11 Books That Will Relieve Your End-of-Summer Sadness This September
So long, beach days. Farewell, rooftop mojitos. After a long, hot summer, it’s finally September. But don’t let post-summertime sadness set in because there's plenty to celebrate. Grab your PSL and your Kindle (or physical book, if you’re old-fashioned like that), and head to a cozy coffee shop to get reading because this fall brings with it plenty of buzzy page-turners.
Need a suggestion (or 11)? We're got your back. Scroll down for the best books of September 2018 that we're looking forward to.
Cross Her Heart (Sept. 4)
In the vein of Paula Hawkins's Into the Water and Celeste Ng's Little Fires Everywhere, author Sarah Pinborough's domestic thriller Cross Her Heart examines the secret life of single mom Lisa and her 16-year-old daughter Ava as one misstep threatens everything they've come to know.
The Fabulous Bouvier Sisters: The Tragic and Glamorous Lives of Jackie and Lee (Sept. 25)
Vanity Fair contributing editor Sam Kashner and Hollywood biographer Nancy Schoenberger collaborated on this joint biography of Jackie Kennedy Onassis and her glamorous younger sister Lee Radziwell. Culled from interviews with Radziwell and the ever-evolving cycle of Kennedy family gossip, The Fabulous Bouvier Sisters provides one more piece of the enigmatic puzzle that is Lee and Jackie’s lives.
Katerina (Sept. 11)
Controversial author James Frey — whose infamous expansion on the truth in the purported non-fiction bestseller A Million Little Pieces scandalized the literary community — reasserts himself as a voice to be reckoned with in Katerina. The romantic novel swings between 1992 Paris and 2018 Los Angeles, telling the story of two young creatives on the verge of stardom.
In Pieces (Sept. 18)
In the actress’s first memoir, two-time Oscar and three-time Emmy winner Sally Field opens up about her childhood and the jobs and relationships that have come to define her decades-spanning career.
In Her Bones (Sept. 4)
The latest thriller from New York Times bestselling author Kate Moretti follows Edie, the 30-year-old daughter of a convicted serial killer, whose obsession with the families of her mother's victims leads her down what may turn out to be a similarly murderous path.
Beautiful Boy (Movie Tie-In Version) (Sept. 4)
David Sheff’s heartrending memoir originally came out in 2008, but the upcoming film adaptation (starring Timothée Chalamet and Steve Carell) has prompted a movie tie-in version for a new generation of readers. Beautiful Boy provides a candid look at drug addiction from the father of addict Nic Sheff (whose own memoir Tweak informed the film as well).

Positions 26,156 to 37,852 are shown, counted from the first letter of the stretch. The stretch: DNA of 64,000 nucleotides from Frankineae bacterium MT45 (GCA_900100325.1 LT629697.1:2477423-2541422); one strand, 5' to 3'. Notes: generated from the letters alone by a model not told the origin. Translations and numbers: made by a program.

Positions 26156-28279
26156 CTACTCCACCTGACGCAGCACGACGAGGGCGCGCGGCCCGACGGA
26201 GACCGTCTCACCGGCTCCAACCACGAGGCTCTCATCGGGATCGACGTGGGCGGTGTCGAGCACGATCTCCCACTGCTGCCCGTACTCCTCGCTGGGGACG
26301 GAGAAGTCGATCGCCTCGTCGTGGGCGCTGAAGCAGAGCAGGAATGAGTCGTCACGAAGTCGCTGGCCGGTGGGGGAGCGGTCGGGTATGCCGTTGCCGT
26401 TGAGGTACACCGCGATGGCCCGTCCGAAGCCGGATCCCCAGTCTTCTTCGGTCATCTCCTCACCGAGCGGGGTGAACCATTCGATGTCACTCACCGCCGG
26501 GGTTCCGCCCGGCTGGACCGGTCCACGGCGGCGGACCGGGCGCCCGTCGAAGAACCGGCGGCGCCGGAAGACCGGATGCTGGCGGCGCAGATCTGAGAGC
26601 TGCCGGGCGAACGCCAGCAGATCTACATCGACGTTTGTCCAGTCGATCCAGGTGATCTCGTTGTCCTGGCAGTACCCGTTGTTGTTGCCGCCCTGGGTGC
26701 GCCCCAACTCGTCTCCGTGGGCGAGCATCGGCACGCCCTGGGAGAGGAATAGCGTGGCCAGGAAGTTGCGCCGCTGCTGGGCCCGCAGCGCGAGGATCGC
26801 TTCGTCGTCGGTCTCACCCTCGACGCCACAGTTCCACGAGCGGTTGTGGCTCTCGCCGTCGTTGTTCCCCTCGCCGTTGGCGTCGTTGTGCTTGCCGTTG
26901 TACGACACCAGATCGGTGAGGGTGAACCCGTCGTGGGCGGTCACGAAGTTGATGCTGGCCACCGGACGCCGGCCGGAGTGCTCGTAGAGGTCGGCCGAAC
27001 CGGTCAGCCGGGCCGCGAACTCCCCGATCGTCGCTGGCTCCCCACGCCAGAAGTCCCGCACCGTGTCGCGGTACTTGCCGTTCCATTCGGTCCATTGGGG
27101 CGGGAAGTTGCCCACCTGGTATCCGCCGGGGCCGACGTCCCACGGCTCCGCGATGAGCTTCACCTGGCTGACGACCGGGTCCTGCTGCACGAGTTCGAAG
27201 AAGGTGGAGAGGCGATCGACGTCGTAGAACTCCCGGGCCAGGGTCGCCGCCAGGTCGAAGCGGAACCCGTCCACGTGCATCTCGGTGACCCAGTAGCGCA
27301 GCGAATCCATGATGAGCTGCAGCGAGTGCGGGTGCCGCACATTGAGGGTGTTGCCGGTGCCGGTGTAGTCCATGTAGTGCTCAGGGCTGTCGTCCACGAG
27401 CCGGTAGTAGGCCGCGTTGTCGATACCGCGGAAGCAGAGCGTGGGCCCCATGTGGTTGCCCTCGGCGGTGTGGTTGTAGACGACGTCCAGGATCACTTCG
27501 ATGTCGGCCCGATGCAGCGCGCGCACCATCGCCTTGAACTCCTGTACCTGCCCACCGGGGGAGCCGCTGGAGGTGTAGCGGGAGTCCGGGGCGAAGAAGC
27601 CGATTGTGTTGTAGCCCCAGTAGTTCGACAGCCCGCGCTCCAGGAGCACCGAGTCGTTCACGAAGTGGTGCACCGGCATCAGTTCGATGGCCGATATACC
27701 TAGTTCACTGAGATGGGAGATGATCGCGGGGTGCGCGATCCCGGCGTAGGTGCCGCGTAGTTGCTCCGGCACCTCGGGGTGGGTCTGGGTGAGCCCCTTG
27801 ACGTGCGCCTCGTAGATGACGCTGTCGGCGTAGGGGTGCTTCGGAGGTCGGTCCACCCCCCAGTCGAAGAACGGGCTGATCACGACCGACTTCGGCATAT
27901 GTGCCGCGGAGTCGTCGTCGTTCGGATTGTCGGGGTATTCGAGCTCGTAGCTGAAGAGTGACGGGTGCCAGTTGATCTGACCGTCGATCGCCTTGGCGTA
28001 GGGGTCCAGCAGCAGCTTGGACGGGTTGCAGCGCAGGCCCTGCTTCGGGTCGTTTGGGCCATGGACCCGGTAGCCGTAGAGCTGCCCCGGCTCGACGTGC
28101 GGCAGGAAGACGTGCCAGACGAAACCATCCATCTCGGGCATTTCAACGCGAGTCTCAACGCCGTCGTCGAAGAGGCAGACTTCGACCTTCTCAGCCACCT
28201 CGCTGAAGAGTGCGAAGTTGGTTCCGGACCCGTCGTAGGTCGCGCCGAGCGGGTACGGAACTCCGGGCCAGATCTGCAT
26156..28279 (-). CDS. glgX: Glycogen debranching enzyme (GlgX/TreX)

The Dinner List (Sept. 11)
Imagine if you really could invite any five people, living or dead, to dinner? This is the foundation of Rebecca Serle's latest novel, which finds its protagonist seated at a table beside Audrey Hepburn, three specters from her past, and her best friend on her 30th birthday.
The Real Lolita: The Kidnapping of Sally Horner and the Novel That Scandalized the World (Sept. 11)
Before inspiring the character whose name has become synonymous with inappropriate lust, Sally Horner was just an 11-year-old Jersey girl. The Real Lolita elucidates the little-known backstory story behind Vladimir Nabokov’s classic novel and shines a light on Horner's tragic narrative.
Fashion Climbing: A Memoir with Photographs (Sept. 4)
Bill Cunningham is best known as the beloved New York Times street style photographer who rode around the city on his bike, wearing a blue jacket, snapping portraits of fashoinistas. His life's work was spotlighting the beauty in others, but his own personal life has been shrouded in relative privacy — until now. It was discovered after his death in 2016 that he had left behind a secret memoir, and with its publication, his life's story will unfold publicly for the first time.
Sea Prayer (Sept. 18)
From the author of powerful bestseller The Kite Runner comes Sea Prayer, a 48-page illustrated book inspired by the refugee crisis in Syria. Khaled Hosseini pays tribute to families forced to flee, laying out the short tale in epistolary form, as a letter from a father to his sleeping son ahead of their emigration.
Feminasty: The Complicated Woman's Guide to Surviving the Patriarchy Without Drinking Herself to Death (Sept. 4)
Throwing Shade podcast creator and co-host Erin Gibson takes the outrage felt by so many pussy hat-owners and distills it into a raw and hilarious book of essays from a bold, and relatable, new voice.
—Additional reporting by Alexandra Whittaker